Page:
But the help that is really needed there is not populist statements, but our — post-Chernobyl — experience of survival in conditions of radiation pollution of territories, information blockade, lack of support from the state, bureaucratic lawlessness, and lies of doctors (albeit on a smaller scale, after all, the Japanese, for the most part, are much more cultured and more humane than us, but all this is also present there). This is now invaluable for ordinary Japanese

Fukushima Disaster Zone in 2012
Temporary camp for evacuated. Minamisoma, Japan.

The experience of ordinary Ukrainians — people evacuated from Pripyat, liquidation participants members at the Chernobyl NPP, the experience of specialists currently working on the territory of the Chernobyl Exclusion Zone — this is what the people with whom I met were interested in the first place.

25 years of Chernobyl. 1 year of Fukushima. What is the future?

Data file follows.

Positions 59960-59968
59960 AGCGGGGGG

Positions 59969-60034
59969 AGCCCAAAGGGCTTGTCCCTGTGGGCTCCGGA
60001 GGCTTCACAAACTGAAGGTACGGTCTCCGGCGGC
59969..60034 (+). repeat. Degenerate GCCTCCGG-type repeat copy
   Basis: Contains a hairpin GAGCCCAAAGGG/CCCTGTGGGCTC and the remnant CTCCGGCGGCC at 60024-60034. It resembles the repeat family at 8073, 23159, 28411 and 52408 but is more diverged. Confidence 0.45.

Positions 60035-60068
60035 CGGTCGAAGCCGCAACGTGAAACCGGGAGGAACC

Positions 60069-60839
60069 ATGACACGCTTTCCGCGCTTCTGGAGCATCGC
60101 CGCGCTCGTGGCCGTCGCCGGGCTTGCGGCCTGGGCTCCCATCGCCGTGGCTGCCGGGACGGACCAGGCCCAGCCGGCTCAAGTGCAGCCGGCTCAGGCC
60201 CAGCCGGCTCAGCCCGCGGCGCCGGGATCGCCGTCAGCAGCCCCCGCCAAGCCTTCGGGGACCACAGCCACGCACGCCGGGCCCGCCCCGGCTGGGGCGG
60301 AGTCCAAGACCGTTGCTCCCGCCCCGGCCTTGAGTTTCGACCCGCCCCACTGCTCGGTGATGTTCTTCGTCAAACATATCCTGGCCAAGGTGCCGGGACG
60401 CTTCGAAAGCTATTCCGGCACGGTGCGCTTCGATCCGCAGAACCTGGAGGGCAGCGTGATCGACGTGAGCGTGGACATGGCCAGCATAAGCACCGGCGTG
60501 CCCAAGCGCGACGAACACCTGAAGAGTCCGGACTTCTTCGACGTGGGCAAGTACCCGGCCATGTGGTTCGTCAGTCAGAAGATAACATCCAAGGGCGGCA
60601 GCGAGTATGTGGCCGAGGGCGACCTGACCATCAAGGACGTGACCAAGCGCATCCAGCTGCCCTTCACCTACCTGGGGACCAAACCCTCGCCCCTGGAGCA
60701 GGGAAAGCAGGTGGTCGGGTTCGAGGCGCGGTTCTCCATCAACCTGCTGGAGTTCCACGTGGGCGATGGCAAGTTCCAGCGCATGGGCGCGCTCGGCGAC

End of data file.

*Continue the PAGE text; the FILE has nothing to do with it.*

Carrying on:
Post scriptum:

Fukushima Disaster Zone in 2012
Before the tsunami, there was a hotel on this very place, with a beautiful view of the ocean.

Fukushima Disaster Zone in 2012
Fukushima exclusion zone. Abandoned cars.

Fukushima Disaster Zone in 2012
Fukushima exclusion zone.

Fukushima Disaster Zone in 2012
Katsunobu Sakurai, mayor of Minamisoma.

Fukushima Disaster Zone in 2012
Fukushima exclusion zone. Hirono-machi Futaba-gun, Fukushima, Japan.

Fukushima Disaster Zone in 2012
Town of Date is located about 50 kilometers northwest of the damaged Fukushima Dai-ichi nuclear power plant outside the Japanese government's evacuation zone.

Fukushima Disaster Zone in 2012
Town of Date is located about 50 kilometers northwest of the damaged Fukushima Dai-ichi nuclear power plant outside the Japanese government's evacuation zone.

Fukushima Disaster Zone in 2012
Evidence of the earthquake. Hirono-machi Futaba-gun, Fukushima, Japan.

Fukushima Disaster Zone in 2012
Oleksandr Syrota in Tokyo.

Fukushima Disaster Zone in 2012
Fukushima Dai-ichi nuclear power plant.